Directed by Stephen Herek
Written by Domonic Muir and Stephen Herek
Cinematography by Tim Suhrstedt
Music by David Newman
Cast: Dee Wallace Stone, M. Emmet Walsh, Billy Green Bush, Scott Grimes, Nadine Van Der Velde
1986/86 mins/Color/Dolby Digital Surround
1.85:1 anamorphic/English/US/NTSC Region 1
Review from New Line Home Entertainment DVD
On another planet a group of small, vicious creatures, called Krites or, as the humans would call them, Critters, escape while being transferred to some sort of prison planet. They head to Earth. Two bounty hunters, with the ability to shape shift into anyone, are sent to follow them. Meanwhile, a family is terrorized by the nasty, little, flesh-eating monsters.
In the 80s, after the success of Joe Dante’s GREMLINS, a whole bunch of horror films came out ripping that classic off. Though, none were ever as great as that film; CRITTERS was, by far, the best of the batch. It would go to become a fan favorite of its own right, inspiring three inferior sequels, including the atrocious parts 3 and 4.
The film is really fun and likable. Though mostly lighthearted, it does manage to make its monsters come off as menacing. Still, the film succeeds in putting in a couple of good laughs, the best of which is the dialogue, seen in subtitles no less, between the little fuckers. Nonetheless, the ending does come as ridiculous and somewhat silly.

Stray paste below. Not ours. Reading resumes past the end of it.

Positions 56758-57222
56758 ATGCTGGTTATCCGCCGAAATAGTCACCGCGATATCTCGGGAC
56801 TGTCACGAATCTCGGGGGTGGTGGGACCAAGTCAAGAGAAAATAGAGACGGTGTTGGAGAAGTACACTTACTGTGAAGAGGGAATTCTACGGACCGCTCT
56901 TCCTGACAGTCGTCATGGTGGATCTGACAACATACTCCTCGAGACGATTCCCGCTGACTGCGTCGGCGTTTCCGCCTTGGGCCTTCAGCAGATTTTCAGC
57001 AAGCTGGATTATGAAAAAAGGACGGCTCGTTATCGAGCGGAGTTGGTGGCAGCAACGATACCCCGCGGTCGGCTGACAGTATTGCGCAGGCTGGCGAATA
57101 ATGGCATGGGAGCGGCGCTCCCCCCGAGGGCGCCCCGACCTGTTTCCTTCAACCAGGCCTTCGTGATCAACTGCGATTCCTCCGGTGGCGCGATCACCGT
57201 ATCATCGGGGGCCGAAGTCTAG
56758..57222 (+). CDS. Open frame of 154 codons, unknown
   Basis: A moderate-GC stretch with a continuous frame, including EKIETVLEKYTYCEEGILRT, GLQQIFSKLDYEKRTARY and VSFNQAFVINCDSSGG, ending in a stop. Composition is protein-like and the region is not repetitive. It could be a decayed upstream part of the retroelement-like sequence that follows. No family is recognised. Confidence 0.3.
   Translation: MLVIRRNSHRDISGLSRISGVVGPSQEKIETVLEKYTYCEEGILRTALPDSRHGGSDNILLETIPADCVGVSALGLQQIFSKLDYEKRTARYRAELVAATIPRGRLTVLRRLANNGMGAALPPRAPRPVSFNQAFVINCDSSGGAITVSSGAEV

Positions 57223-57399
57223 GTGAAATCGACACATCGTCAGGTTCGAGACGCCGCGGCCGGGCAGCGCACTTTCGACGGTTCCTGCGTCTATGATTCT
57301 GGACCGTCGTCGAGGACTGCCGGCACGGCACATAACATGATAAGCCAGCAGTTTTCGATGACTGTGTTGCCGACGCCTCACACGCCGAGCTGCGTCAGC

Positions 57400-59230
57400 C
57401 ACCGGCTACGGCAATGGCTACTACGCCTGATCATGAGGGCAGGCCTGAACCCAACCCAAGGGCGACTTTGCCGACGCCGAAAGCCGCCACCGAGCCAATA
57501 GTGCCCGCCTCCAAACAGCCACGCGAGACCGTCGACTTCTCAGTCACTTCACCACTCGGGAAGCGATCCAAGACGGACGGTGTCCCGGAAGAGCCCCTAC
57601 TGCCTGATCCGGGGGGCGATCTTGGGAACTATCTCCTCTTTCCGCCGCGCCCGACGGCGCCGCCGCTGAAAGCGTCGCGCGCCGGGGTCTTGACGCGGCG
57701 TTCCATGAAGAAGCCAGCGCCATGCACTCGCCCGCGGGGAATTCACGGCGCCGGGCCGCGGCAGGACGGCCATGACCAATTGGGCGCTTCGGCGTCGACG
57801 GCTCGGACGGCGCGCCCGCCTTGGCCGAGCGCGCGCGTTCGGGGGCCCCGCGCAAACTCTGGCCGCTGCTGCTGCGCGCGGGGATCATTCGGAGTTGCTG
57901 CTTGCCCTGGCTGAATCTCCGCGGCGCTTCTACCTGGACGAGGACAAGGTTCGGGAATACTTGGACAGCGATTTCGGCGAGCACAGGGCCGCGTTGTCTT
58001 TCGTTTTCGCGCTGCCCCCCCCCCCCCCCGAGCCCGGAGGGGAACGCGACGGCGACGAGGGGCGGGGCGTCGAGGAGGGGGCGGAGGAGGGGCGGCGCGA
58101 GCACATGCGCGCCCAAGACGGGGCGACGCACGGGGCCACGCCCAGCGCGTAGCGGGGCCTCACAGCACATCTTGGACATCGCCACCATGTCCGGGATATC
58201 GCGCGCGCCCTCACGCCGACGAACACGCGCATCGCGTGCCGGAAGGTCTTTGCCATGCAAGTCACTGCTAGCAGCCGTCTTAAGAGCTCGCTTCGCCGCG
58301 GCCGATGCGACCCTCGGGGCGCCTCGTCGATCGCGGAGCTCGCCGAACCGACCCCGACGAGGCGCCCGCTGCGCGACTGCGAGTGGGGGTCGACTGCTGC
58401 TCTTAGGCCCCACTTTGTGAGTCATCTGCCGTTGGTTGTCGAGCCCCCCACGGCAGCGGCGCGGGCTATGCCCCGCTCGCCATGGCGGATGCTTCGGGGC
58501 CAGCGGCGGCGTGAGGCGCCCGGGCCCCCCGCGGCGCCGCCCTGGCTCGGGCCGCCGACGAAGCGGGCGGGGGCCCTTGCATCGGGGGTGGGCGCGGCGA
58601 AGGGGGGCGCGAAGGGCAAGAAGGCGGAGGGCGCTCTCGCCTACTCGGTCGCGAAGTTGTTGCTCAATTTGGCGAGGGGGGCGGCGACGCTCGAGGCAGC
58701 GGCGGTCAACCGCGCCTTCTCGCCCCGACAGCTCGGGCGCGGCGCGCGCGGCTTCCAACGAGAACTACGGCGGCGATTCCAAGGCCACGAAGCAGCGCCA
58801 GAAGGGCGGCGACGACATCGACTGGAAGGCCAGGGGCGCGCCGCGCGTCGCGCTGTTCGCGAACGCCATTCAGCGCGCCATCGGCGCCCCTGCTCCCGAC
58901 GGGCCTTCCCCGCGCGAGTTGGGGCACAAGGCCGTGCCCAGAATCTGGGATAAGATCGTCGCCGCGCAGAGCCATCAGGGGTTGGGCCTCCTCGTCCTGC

The cast’s acting, including genre favorite Dee Wallace Stone, is quite good. Also, good is the FX work by Chiodo Brothers (who would go to work on an even better sci-fi/ horror comedy in KILLER KLOWNS FROM OUTER SPACE) is excellent. The miniature house and spaceships also look great.
CRITTERS invade our DVD players thanks to New Line Home Entertainment. The movie is presented in an anamorphic aspect ratio of 1.85:1. The picture has some really beautiful colors and rich blacks. The Dolby Digital surround sound is dynamic and exciting, especially during the action scenes.
The disc sadly lacks in the extras department, though, as it only provides trailers to all four films in the series. The only other thing is that it has a DVD-Rom link to the New Line website.
It comes in a keep case but has no inlet card. Still, the active menu is really cool and gives you access to the twenty chapters that the film is broken up into.
This Film Features:
Review by Giovanni Deldio. All Rights Reserved. 2007 ©